This episode of These Vibes was all about language.
In the first part, Stevie spoke with Dr. Kate Riestenberg, linguist and postdoctoral fellow at the Smithsonian Institution and visiting scholar at Truman State University in Missouri, about the varied and far-reaching work of linguists. Then, they took a deep dive in to the topic of endangered languages — how they’re defined, how a language becomes endangered, and why we should care.
In the second portion, Kristin Guest, Bilingual Speech Language Pathologist (SLP), discussed her work in SLP and working with kids in (primarily New York City) public schools. She described the differences between learning, language, and speech disabilities, as well as how you determine if a student has a disability in one of these three categories. Next Kristin gets in to the linguistically and culturally biased assessment practices in schools, and how they should change.
Smithsonian National Museum of Natural History, National Ethnobotanical Herbarium Online that Dr. Riestenberg mentioned in her interview can be found at neho.si.edu
Featured image is of the Atacama Cosmology Telescope (of which Colin Hill is a collaborator) in the Atacama desert in Chile. Image credit: NASA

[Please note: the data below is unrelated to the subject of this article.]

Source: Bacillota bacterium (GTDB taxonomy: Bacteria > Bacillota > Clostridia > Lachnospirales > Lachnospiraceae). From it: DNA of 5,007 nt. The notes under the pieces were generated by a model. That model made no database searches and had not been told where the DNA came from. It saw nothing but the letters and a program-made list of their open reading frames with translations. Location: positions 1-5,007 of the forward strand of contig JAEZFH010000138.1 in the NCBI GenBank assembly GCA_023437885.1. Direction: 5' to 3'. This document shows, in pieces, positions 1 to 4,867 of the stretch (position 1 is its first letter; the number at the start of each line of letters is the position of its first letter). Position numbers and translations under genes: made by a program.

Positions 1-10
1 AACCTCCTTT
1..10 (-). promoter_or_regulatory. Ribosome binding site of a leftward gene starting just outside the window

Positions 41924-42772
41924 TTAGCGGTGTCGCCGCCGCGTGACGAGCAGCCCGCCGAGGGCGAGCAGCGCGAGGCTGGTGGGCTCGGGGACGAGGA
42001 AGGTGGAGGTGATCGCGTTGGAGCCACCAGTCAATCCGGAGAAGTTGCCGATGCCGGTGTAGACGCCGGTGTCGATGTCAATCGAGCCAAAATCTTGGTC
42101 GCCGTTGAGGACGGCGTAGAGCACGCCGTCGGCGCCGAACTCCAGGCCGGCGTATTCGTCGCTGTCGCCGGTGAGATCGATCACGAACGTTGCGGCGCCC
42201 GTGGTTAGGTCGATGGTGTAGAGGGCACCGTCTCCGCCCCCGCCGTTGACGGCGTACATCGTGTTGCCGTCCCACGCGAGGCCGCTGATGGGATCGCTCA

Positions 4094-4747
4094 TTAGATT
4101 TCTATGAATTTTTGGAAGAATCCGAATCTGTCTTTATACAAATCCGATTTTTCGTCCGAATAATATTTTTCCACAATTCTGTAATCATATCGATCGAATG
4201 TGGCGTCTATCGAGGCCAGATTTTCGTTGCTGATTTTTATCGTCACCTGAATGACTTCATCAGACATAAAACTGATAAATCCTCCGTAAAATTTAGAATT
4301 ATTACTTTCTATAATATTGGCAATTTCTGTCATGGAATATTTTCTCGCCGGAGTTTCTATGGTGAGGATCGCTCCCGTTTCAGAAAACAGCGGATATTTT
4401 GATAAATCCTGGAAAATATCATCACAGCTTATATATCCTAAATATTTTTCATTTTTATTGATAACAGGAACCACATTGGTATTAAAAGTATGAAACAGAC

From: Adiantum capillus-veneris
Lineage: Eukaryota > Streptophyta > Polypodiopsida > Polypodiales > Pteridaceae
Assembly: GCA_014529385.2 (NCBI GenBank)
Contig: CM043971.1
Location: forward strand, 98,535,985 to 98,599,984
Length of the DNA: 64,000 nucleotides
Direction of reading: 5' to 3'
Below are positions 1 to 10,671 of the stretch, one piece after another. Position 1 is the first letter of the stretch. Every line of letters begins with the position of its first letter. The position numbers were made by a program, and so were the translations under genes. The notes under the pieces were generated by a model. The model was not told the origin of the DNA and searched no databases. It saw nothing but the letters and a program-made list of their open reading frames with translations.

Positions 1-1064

In this installment of These Vibes, cosmologist, musician and ex-WPRB DJ Colin Hill came in to the studio to chat with us about the cosmic microwave background (aka “the CMB”), using the early universe as a laboratory to probe fundamental physics, dark matter, and his Brooklyn-based band Memorial Gore.
Colin walked us through his life as a theoretical astrophysicist that “lives close to the data,” and what that means. He explained how the Sunyaev-Zeldovich effect blurs the cosmic microwave background, and how that tells us about the matter distribution in the universe.
In one of my favorite shows thus far, I discussed science education with one who practices it, and one who researches and documents the history of it. First, I spoke with Dr. Katerina Visnjic, senior lecturer in physics at Princeton University, and Ingrid Ockert, doctoral researcher in the history of science department. Ingrid’s research focuses on educational science television in the last century.
Dovetailing our conversation with Dr. Visnjic, Ingrid and I went in to her research on science educational television in the last century, beginning with the first program, the Johns Hopkins Science Review which aired from 1948 to 1955. Here’s a clip that aired in March 20th, 1951.
We discussed Watch Mr. Wizard! at length, like this clip from 1954:
Ingrid then took us through the years of science television and how they changed up to Carl Sagan’s Cosmos and today. Among several suggestions, she recommends Emily Graslie’s The Brain Scoop: